After such a tremendous win in the afternoon’s 9-2 victory, Rays fans couldn’t be helped but to go into the night game feeling a little cocky. After all, the team had won the first two games of the series, and a Yankees loss had put the Rays a half game up in the AL East. Things felt like they were really tipping Tampa Bay’s way.
And yet, as the evening game unfolded, it became clear that the team could not hold out on luck alone. Both teams initially struggled to score, going almost three full innings before Michael Chavis got the first RBIs of the game for the Red Sox.
Pitching-wise, Ryne Stanek didn’t look too bad overall, going 1 1⁄3 innings of work before being replaced by Colin Poche, making his major league debut. A fun note on Poche, who was just called up yesterday, on his way to the game his Uber was stuck in stand-still traffic, and Poche feared missing his debut, so he got out of the car and walked a mile to make it to Fenway on time for the game. His excitement was written all over his face, as he was barely able to contain his smile coming off his first inning of work in the second, getting out the remainder of the side for Stanek. In the third he left two runners on and exited still looking excited to be having his big league moment in one of baseball’s oldest parks. He threw a remarkable 21 strikes for his 24 pitches.
He was replaced by Austin Pruitt, who unfortunately quickly allowed Poche’s remaining base runners to score — on that aforementioned Chavis double — and had the Red Sox up 2-0.
The Rays responded in the fifth with a Heredia RBI double to score Kiermaier, but the team was unable to make use of any of their other baserunners. In the bottom of the fifth the Red Sox quickly retaliated with another run — a Mookie Betts sac fly. In the sixth, the longest inning in baseball history (okay I have no evidence of that) the Rays left the bases loaded, and then the Red Sox scored two more on a Hernandez double.
During this, Pruitt looked utterly lost as to where the strike zone was, throwing ball after ball almost in the dirt, including at least one based-loaded wild pitch over Mike Zunino’s head that thankfully bounced right back to the catcher. It certainly didn’t help that home plate umpire Laz Diaz had the most absurd strike zone I’ve seen in recent history, allowing wildly outside pitches to right-handed batters to be called strikes, something that Red Sox started David Price took advantage of over his six full innings of work. The same zone seemed to hinder Pruitt, who kept trying to paint the lower corners of the zone only to have his balls miss wildly, or be called balls even when they were in the zone.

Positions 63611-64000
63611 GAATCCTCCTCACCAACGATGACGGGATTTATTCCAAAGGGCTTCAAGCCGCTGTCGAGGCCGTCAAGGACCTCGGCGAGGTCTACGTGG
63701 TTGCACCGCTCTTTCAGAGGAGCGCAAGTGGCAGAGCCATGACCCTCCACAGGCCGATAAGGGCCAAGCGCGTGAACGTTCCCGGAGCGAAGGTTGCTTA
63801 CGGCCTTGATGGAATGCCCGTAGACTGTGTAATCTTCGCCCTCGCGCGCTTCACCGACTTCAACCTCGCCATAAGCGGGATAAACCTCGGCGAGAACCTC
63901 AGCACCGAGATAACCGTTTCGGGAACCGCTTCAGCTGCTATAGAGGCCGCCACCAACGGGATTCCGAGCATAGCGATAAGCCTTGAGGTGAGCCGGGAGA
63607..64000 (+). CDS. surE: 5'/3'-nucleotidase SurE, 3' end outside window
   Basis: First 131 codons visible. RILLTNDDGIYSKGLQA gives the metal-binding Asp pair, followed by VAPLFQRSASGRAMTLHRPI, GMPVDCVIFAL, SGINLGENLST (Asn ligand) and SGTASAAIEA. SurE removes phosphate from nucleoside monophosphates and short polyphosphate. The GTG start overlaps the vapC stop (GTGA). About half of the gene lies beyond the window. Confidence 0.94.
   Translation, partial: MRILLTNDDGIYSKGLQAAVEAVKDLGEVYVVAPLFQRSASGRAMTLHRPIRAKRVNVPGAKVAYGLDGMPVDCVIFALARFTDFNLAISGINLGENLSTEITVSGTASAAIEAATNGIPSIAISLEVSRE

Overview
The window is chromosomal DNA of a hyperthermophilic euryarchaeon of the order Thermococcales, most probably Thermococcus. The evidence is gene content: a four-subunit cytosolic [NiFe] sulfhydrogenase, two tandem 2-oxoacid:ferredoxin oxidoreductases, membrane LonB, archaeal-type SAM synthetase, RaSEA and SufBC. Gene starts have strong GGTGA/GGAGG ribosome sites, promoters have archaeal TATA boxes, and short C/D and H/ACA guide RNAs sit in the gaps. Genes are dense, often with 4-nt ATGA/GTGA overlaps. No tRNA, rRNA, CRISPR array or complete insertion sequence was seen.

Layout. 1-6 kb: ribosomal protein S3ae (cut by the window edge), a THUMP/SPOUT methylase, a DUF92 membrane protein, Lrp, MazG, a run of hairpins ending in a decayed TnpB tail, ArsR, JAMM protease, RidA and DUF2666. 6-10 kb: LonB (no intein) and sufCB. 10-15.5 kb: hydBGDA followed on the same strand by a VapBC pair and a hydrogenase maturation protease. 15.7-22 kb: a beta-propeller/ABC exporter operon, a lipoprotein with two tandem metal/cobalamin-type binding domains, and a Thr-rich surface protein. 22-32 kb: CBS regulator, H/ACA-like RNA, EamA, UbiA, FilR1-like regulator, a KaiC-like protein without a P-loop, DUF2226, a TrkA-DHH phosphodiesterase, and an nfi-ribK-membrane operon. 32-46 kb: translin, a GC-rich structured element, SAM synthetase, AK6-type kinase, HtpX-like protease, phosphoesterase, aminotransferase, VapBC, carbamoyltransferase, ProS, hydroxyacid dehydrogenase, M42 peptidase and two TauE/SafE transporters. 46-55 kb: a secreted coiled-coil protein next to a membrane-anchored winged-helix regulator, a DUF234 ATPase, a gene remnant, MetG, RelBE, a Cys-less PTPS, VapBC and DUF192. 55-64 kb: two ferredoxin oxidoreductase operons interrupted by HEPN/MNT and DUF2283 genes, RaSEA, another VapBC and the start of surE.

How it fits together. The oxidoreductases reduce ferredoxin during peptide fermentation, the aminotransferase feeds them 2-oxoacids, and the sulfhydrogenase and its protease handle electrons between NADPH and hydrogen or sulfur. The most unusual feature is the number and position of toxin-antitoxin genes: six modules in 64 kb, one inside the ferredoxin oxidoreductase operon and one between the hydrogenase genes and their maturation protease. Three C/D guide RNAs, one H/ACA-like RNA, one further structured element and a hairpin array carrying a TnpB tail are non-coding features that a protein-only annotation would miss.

It was rough. Avisail Garcia got into quite the argument with Diaz about it at one point, and even Willy Adames took time to have a polite discussion with the umpire about how fair off base his calls were. It didn’t help, Adames struck out looking twice. He also very nearly got a run, only to be called out at the plate. A replay call did not go the Rays way.
There are a lot of places one could lay blame for the Rays loss: exhaustion after back-to-back games, an overworked bullpen with no traditional long-relief guy to take Pruitt’s role, bad calls from the umpire. But no matter how you look at it, it was just a tough game. Price looked solid for the Red Sox, racking up his highest pitch count of the season, and while Poche had a nice 1.1 innings for the Rays, the rest of the pitching staff looked gassed and struggling.
After an uneventful eighth inning whipped by at a speedy clip compared to the nine-year sixth inning, the Rays were down to their last three men, with a four-run deficit to overcome. This was, of course, a team that had scored four runs in the ninth inning mere hours earlier. Anything was possible.
Kiermaier was able to get a single thanks to speedy baserunning and a wildly overthrown pitch to first from Barnes. Kiermaier and Garcia both were able to make impressive runs to first in today’s game as a result of speed. Barnes was charged with an error and Kiermaier advanced to second base. Arroyo damn near made it to first base on a strikeout in the dirt, but soon the Rays were down to their last man: Heredia.
Unfortunately the Rays were unable to make a miracle happen in the ninth and the game went to the Red Sox 5-1. There’s still Bump Day waiting on Sunday, for the Rays to get a chance at taking three games in the series.